Which brings up another important thing to emphasize. This restaurants in the area are super informal. There’s very little in the way of seating. There are menus written in chalk on a board with dishes that change daily, but that don’t offer explanations of what each dish is. Not a whole lot of tourists wander through the area, as the neighborhood is rather rough around the edges and has a reputation (at least locally) of being at times unsafe. The restaurants aren’t aimed at those unfamiliar to the national dishes that make up the cuisine – they cater to the locals. For the purposes of this website, that is exactly what we want.
When I saw “macaroni pie” on the menu at De Island, I was expecting something different and unique. But in this case, it was exactly what it sounded like: a macaroni and cheese casserole sliced and plopped on my plate, next to a nicely composed, but entirely pedestrian green salad and tomato, along with a spoonful of potato salad. After the assault on my senses of all the different sights, sounds and smells of the neighborhood, having some very familiar food was a nice break before I dove back into the weirdness of eating the unfamiliar.
As it turns out, macaroni pie is a traditional Sunday dinner dish that families across the West Indies enjoy when they gather with their families. My roommate and I were talking about what they do for Sunday lunch at her home in Trinidad, and macaroni pie is always on the table. It was pretty funny – my expectations walking in to De Island. It would be like someone foreign coming to the States and saying to themselves, “I can’t wait to try ketchup. I bet this ketchup stuff is going to be AWESOME.”
Click on the link below to view a slideshow of photos from De Island.
Fourth stop: Gloria’s
Next, it was off to Gloria’s, a West Indian restaurant that serves dishes common to many of the islands.
Here, I made sure to sample a few things that were totally foreign to me (to make up for getting a pass on the macaroni pie and potato salad at De Island).
What I ate and drank:
Cowfoot soup (sometimes called cow heel soup)
Click on the link below to view a slideshow of photos from Gloria’s.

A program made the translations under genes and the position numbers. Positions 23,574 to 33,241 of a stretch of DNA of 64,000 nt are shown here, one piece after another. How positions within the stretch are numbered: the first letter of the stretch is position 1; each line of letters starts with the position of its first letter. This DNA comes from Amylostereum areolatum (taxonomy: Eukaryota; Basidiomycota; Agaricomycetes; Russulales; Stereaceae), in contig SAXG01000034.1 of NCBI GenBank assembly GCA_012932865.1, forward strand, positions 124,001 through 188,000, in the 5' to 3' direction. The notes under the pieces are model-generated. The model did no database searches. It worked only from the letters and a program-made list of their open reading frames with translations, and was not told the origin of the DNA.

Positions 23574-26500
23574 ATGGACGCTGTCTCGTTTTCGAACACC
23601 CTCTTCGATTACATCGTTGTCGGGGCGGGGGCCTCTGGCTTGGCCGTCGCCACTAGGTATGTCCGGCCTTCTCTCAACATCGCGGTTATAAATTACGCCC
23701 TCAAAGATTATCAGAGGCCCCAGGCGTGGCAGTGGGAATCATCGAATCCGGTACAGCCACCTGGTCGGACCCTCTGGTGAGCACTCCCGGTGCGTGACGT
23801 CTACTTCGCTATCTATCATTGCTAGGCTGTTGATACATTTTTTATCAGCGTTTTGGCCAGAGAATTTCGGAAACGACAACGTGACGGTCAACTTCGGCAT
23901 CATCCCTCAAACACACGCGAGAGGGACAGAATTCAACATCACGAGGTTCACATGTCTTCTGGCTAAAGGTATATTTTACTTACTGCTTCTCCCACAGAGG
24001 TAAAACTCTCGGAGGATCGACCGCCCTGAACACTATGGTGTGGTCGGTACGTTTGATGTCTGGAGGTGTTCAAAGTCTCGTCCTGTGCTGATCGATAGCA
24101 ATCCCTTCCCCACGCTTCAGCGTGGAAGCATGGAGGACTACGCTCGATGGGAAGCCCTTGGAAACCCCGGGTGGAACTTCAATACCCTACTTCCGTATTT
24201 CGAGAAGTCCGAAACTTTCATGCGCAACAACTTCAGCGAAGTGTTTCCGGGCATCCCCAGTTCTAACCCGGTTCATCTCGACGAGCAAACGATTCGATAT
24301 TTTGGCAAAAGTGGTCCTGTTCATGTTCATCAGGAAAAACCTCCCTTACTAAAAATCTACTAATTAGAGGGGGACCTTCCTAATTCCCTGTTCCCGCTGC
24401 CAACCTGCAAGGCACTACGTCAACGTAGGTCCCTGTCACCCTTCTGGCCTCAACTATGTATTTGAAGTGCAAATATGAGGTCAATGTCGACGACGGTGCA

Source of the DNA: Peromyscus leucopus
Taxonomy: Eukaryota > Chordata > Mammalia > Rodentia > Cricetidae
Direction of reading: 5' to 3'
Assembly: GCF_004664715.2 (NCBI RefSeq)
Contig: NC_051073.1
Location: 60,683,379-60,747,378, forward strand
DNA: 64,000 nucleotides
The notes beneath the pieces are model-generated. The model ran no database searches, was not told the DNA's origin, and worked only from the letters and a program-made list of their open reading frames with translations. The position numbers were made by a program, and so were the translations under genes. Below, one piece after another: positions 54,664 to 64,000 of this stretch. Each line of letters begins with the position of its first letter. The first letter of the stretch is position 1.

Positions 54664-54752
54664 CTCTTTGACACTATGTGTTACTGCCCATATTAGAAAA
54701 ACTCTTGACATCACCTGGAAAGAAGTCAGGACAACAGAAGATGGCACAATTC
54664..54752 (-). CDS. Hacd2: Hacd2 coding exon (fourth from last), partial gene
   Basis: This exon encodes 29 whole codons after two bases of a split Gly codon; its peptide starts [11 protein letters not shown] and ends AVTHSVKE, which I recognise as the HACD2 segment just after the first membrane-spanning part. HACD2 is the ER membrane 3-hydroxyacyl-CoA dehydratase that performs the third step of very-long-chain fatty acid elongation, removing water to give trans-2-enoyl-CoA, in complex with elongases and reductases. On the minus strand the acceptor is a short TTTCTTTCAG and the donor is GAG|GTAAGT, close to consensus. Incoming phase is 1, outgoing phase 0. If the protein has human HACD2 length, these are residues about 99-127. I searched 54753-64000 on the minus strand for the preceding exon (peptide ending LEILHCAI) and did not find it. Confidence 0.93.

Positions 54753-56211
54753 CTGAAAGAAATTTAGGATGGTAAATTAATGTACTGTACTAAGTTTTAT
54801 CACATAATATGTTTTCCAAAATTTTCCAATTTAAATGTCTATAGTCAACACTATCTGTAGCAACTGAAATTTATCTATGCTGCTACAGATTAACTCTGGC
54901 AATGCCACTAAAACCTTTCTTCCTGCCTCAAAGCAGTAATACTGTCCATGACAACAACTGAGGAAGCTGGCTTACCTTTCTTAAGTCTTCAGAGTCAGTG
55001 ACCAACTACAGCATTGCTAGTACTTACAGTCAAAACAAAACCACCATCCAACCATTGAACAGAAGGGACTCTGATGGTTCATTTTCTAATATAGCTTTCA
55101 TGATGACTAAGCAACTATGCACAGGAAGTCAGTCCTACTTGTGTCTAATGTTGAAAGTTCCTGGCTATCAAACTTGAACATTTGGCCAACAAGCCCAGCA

I had to try the cowfoot soup. I didn’t do it because it was something I wanted to eat. I’m an adventurous eater, but I’m not the type of person who’s crazy about eating sweetbreads, headcheese and the like. However, cultures often have an aspect of them that highlights how people have to make do for whatever reason. Some of our dishes in the South, like chitlins, came from African-American slaves taking what was left over from the meat that went to their masters, and making it work.
So, the cowfoot soup is the type of dish that makes use of animal parts left over that many of us wouldn’t think to cook with or eat. I wanted to see what it was like. The base of the soup was delicious. It was a little starchy, like chicken stock mixed with potato chowder. Then there were little dumplings bobbing around. I didn’t ask what they were made of, but they tasted like they were either plain flour dumplings or cassava.
The star of the soup was, naturally, a couple of cow foot bones bobbing there in the hot soup. There were bits of beef dangling from the bones. I tried a eat a little piece of the meat, but it looked and felt undercooked. I’m sure it was fine and cooked properly. I just couldn’t bring myself to enjoy it. Oh, well. At least I tried. I wouldn’t mind trying to make the base of the soup, and then taking the bones out and putting in some vegetables.
Next, I tried some callalou. There is some confusion over what the term “callaloo” or “calalloo” refers to, as the dish is made with a different leafy vegetable and prepared differently depending on what island you’re on. The Trinidadian version is like creamed spinach, and is made with the leaves of the root vegetable taro. You can buy the root vegetable itself in many West Indian markets. It’s usually labeled “dasheen.” But if you’re from Jamaica, callaloo is made with amaranth leaves and is more like a soup in consistency.